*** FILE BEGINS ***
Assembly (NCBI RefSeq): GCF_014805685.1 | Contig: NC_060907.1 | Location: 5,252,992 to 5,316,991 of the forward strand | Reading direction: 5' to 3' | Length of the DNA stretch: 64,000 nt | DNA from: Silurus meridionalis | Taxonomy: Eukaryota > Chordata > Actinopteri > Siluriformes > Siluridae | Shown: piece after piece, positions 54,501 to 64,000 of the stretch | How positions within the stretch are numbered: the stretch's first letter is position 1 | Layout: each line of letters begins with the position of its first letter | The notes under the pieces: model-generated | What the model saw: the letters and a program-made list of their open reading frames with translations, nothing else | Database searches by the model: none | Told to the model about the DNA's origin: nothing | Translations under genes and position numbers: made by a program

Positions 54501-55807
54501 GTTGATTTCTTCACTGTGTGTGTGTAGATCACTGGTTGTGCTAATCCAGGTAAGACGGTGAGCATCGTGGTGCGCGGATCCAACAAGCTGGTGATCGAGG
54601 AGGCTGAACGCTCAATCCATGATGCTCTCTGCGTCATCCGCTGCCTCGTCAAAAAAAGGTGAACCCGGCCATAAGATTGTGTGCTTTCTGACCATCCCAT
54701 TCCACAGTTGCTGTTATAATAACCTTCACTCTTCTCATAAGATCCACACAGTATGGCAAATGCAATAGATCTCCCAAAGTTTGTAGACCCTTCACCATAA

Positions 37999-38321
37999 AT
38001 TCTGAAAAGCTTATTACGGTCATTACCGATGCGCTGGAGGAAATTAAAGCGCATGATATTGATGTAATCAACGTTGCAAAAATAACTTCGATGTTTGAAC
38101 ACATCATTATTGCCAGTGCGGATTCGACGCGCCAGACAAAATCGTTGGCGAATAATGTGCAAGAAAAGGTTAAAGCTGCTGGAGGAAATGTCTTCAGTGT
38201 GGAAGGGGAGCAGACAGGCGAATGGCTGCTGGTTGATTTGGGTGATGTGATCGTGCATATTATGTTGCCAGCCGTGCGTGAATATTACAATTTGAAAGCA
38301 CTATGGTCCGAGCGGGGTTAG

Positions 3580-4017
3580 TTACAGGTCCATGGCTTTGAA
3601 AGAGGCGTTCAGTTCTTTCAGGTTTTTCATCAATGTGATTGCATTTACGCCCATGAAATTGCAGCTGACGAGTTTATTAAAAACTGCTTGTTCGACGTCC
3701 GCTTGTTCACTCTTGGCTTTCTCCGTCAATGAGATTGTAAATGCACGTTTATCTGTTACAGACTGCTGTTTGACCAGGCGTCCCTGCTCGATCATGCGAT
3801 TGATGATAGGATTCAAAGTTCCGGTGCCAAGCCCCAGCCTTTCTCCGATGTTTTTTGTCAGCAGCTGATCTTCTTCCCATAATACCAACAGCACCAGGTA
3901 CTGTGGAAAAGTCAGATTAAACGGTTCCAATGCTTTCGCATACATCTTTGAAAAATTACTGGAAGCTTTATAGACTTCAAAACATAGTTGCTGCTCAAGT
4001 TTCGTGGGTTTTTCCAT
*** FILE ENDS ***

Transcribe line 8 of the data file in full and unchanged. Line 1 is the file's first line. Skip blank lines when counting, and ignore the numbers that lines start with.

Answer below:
38001 TCTGAAAAGCTTATTACGGTCATTACCGATGCGCTGGAGGAAATTAAAGCGCATGATATTGATGTAATCAACGTTGCAAAAATAACTTCGATGTTTGAAC